12. I´ve got one additional quick question: Best practice is to send out game updates from the server and input from the client at a fixed rate, say every 100ms. When we define the "effective latency" as the time between issuing a command and the response from the server, this technique does increase the latency by quite a big deal, doesn´t it? For example: Server: |----------|----------|----------|----- Client: --|----------|----------|---------|---- The | are the sending points and the time between them is 100ms. If the player on the client issues a command right after input has been send to the server, it would take almost 200ms to get a response, even when the packages arrive instantly. The first X marks the input time, the second one the response from the server: Server: |----------|----------|----------|----- Client: --|-X--------|---------X|---------|---- This is noticeable even on a listening server. I fear, when there is actually traveling time needed between the server and the client, that this will have a too big impact. What are your thoughts on that? Is a 100ms interval simply too big?
  13. Hm, I could make my guys "bend over" or something in order to plant the bomb :-P A translucent bomb will most likely look odd!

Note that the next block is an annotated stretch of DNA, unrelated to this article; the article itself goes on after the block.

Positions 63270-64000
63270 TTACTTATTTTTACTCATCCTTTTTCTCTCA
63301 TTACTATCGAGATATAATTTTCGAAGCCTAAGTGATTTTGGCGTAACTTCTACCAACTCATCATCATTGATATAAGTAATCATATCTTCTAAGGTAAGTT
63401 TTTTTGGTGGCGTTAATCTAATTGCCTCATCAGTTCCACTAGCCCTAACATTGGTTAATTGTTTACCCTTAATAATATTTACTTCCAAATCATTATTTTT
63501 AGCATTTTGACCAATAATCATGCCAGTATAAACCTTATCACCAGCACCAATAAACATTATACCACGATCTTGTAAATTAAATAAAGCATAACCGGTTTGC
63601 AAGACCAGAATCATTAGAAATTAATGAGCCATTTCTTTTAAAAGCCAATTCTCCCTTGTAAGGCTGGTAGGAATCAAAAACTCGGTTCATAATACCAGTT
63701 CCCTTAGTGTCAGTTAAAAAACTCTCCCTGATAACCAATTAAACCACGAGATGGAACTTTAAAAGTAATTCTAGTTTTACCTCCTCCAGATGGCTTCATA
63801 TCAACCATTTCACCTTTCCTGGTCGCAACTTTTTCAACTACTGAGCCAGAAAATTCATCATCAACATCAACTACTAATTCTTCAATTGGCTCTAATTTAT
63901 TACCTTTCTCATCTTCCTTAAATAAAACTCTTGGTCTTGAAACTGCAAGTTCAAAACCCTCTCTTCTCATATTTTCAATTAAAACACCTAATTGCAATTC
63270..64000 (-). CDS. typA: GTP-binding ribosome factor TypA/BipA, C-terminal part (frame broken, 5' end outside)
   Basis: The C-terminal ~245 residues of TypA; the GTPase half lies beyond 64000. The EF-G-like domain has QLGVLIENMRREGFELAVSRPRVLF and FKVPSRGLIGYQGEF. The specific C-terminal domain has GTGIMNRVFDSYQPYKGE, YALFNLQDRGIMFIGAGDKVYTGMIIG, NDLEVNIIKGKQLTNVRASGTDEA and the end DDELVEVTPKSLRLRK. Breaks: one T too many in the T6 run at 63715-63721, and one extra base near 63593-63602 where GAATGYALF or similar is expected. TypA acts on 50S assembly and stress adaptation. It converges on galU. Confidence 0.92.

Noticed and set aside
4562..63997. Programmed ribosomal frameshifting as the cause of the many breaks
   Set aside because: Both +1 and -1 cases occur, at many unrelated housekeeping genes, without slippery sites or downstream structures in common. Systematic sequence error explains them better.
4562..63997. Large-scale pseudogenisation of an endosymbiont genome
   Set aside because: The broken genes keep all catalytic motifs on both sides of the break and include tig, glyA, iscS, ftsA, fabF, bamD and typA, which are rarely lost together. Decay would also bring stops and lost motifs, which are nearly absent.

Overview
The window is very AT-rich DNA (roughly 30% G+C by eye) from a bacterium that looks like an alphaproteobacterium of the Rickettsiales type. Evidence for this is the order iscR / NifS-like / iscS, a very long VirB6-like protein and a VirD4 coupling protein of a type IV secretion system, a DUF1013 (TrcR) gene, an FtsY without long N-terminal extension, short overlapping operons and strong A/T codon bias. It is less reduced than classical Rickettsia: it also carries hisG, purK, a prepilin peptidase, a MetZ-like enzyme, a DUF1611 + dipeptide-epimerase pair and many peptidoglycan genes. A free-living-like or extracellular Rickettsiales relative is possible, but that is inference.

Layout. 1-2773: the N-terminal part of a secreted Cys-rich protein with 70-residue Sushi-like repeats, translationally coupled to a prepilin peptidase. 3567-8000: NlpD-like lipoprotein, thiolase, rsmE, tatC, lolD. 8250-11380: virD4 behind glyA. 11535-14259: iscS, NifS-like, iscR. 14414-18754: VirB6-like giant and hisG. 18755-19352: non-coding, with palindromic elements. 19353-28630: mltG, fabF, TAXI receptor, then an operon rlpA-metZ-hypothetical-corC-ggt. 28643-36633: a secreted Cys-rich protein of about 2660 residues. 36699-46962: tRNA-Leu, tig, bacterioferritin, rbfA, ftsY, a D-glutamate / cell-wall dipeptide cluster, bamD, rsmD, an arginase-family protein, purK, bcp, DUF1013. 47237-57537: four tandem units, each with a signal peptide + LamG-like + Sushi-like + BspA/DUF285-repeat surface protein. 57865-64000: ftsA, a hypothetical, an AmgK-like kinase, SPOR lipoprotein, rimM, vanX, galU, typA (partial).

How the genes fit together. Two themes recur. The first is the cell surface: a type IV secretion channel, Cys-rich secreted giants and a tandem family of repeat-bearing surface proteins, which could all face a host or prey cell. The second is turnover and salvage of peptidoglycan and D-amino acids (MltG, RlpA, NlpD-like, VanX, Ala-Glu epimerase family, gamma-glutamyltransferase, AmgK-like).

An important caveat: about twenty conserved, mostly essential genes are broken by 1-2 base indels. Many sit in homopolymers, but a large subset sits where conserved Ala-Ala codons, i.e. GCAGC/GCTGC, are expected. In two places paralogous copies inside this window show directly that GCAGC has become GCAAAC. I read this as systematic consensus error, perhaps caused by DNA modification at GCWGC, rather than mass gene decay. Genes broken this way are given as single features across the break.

14. [quote name='papalazaru' timestamp='1348093778' post='4981853'] On problem with using TCP and UDP together is that UDP packets tend to be dropped if you start to saturate your bandwidth. If you are nowhere near, then sure. However I prefer a full UDP solution, as it makes things easier in the long run. In any case, you can re-engineer the lower layers if you want to move away from mixing both UDP and TCP. Secondly TCP can fragment your communication. Say, you send 10 bytes message + 20 bytes message + 10 byte message. Then you may received that data in the form of 12 bytes + 12 bytes + 10 bytes + 6 bytes packets. So you will need some reconstruction at the receiving end. A custom reliable message system piggy-backed on UDP can stop that kind of fragmentation, but really, it's not a big deal to fix that problem. [/quote] Yeah, I agree with you. I already programmed a low level UDP layer including an acknowledgement system and all that stuff. So I will definitly use UDP only. I had just some issues around client-side prediction and packet loss. On important game decisions, like planting or exploding bombs, I´ll just wait for a server message and see how that goes. One thing I have to accept is that my game won´t work well when the internet connection is bad. I think there is nothing you can do about that.
  15. [quote name='Ashaman73' timestamp='1348053217' post='4981634'] [quote name='Heg' timestamp='1348052557' post='4981629'] If it feels too unresponsive, I will add some kind of indicator that the command has been registered by the machine. [/quote] You still should send the commands on a reliable channel, your UDP stack fits in here. Just remember the last X send commands + sequence number and the server will send acknowledge messages about the last valid sequence number from time to time (the client can clean up the command queue up to this number). Although the server should send resend-requests when it detects a gap asap. You can even re-send the same command (unique sequence number) multiple times, using the space left in a UDP for best use and on the server side it doesn't matter at all. [/quote] I´ll keep that in mind. I´ll let you guys know how it turns out ;)